I Wonder what do you call a family which is most of the time rich and all its members are living a good life and have whatever they need? The idiom/expression/set phrase or even the adjective in my question not only should encapsulate the concept of being wealthy, but also should indicate that the person is living in comfort and luxury and has all the needed facilities at hand. I wonder what would you use to fill in the black below:

— He has grown up in a ................. family?

I used to think that a "prosperous family" is my needed concept, but reading the meaning of this word I decided to ask a new question about it, while it doesn't convey anything about "comfort".

  • Though it doesn't fit the structure of your example sentence, a common phrase to express the same idea would be: "He was born with a silver spoon in his mouth."
    – Luck
    Commented Jul 2, 2019 at 16:33

2 Answers 2


Many people will probably think they mean exactly the same thing, but personally I think adjectival well-to-do best carries the specific allusion to OP's request for a terms that includes "comfort and luxury, with all needed facilities at hand". To my mind, the similar term well-off is much more tightly focused on actual wealth.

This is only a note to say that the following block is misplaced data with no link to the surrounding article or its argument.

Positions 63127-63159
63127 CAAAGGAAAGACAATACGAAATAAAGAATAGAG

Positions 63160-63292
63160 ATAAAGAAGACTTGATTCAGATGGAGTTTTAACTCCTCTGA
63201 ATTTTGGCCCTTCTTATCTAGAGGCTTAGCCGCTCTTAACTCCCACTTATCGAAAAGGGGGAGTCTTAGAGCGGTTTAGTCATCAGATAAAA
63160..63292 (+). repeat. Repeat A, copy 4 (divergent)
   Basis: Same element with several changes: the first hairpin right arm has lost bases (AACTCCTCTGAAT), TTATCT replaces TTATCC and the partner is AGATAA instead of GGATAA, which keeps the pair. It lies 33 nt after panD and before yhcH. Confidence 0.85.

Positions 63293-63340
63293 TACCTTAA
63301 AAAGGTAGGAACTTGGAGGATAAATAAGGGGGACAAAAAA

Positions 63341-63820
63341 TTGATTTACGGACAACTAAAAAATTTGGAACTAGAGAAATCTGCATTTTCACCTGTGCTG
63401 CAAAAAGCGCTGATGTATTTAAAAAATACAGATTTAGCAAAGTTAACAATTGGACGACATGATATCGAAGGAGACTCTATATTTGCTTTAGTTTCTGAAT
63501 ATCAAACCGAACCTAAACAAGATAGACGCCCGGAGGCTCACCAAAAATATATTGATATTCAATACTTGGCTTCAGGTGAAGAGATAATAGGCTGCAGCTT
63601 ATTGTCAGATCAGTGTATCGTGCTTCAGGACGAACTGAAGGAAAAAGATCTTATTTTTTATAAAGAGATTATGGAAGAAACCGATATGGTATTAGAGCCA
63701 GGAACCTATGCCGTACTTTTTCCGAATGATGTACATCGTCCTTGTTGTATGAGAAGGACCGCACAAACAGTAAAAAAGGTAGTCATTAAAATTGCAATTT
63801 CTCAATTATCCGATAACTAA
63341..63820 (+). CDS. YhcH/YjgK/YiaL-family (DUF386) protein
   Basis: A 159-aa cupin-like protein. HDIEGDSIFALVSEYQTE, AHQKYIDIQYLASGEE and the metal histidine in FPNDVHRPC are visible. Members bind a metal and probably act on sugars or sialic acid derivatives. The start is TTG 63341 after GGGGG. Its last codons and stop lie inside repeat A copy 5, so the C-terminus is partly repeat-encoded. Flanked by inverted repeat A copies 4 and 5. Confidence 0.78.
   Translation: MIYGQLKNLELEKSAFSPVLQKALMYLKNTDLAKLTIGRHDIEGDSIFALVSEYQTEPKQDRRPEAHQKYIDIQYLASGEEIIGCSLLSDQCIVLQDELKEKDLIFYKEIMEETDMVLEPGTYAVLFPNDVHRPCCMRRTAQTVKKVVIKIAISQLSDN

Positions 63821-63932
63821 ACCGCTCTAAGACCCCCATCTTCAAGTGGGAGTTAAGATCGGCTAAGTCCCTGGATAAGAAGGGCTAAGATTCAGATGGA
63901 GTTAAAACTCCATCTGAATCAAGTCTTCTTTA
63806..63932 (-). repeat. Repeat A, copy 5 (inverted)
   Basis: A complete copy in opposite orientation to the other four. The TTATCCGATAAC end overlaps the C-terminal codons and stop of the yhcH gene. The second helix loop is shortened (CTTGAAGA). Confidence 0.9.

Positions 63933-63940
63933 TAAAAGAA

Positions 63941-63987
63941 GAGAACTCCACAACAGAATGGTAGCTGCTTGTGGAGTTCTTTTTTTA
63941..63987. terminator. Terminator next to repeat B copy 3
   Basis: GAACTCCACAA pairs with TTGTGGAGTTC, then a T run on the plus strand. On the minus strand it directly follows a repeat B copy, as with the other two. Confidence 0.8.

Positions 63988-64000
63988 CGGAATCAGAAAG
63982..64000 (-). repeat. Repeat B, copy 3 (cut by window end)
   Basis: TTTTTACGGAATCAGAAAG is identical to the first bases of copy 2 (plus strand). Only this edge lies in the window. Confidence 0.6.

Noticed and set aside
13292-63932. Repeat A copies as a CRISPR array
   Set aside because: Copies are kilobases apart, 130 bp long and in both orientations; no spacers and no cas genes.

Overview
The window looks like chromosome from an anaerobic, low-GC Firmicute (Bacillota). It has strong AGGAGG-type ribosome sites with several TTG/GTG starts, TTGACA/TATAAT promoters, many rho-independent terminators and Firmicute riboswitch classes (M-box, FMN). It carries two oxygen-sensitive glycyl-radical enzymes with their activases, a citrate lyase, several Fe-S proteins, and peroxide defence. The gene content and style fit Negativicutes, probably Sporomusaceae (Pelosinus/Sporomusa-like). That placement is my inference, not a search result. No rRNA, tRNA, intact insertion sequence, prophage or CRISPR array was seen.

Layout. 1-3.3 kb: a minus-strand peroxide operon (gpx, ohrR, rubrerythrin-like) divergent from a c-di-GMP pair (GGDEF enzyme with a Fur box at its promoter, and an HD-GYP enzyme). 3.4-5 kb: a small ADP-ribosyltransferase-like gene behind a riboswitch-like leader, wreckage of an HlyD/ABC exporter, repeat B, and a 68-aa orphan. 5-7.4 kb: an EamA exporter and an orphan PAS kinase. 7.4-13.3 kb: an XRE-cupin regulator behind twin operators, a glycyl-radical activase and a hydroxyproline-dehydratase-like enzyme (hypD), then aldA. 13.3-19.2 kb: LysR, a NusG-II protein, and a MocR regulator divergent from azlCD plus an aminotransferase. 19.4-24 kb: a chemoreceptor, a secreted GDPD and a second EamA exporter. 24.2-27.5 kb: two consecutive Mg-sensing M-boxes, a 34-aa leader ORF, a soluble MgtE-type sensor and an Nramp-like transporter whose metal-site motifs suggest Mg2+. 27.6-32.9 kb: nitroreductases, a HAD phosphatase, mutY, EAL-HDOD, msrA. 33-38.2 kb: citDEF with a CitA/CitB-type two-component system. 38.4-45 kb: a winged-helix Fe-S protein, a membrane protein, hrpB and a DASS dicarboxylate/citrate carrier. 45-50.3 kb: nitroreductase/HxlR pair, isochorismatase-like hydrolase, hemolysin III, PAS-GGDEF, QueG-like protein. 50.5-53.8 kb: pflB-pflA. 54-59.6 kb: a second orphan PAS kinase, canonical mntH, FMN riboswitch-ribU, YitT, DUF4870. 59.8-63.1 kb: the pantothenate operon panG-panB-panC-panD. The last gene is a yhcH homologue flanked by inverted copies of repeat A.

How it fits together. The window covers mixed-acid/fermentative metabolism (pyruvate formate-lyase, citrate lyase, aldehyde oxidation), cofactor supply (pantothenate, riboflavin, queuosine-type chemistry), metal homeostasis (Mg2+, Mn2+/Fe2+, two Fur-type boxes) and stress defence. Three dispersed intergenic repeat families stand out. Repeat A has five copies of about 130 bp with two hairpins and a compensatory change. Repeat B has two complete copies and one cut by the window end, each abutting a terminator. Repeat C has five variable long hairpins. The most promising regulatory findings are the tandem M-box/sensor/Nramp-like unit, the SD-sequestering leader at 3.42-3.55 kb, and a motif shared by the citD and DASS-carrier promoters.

It's worth citing this definition from Collins...

- showing signs of being successful; rich

(They also include comfortable in their list of synonyms, which I think is relevant.)

  • In the UK at least, we also use several expressions for wealth: "comfortably-off" (financially comfortable), "better-off" (than someone specific, or than people in general) and "well-off".
    – jonathanjo
    Commented Jul 2, 2019 at 15:50
  • @jonathanjo: I don't know why that Collins entry identifies it as "American English" - it's more reminiscent of Victorian England to me (but bearing its years well; I don't find it particularly "dated", just a tad "hifalutin"). I just checked the full OED, which only refers to a trivial US/UK distinction in pronunciation (their do being uncharacteristically more "diphthongy" than ours - somewhat at odds with their preference for doo over dew). Commented Jul 2, 2019 at 16:03
  • Perfect. 👌🏻 Thank you very much FF. Actually I knew the term, just sometimes, I think providing some hints might deviate the posters' minds. However, you hit the nail on the head.
    – A-friend
    Commented Jul 2, 2019 at 17:55
  • @A-friend: I'm not sure what you mean about "providing some hints". Do you mean spell out the progressive shift from They live well (have all the comforts of life) to They're rich (have lots of money), with They're well-to-do / well-off sitting somewhere between those two identifiably different meanings? Commented Jul 3, 2019 at 11:44
  • 1
    @A-friend: Oh - in case you didn't know it, you might be interested in He does all right. Colloquial expression meaning He's [relatively] well-paid (or maybe has a high income from some "non-employment" arrangement, but it always implies ongoing income, not just that he was once left a lot of money from a rich relative). Commented Jul 3, 2019 at 11:52

The common phrase is "a rich family". You might also say "a wealthy family" or "a prosperous family". They mean the same thing.

You must log in to answer this question.

Not the answer you're looking for? Browse other questions tagged .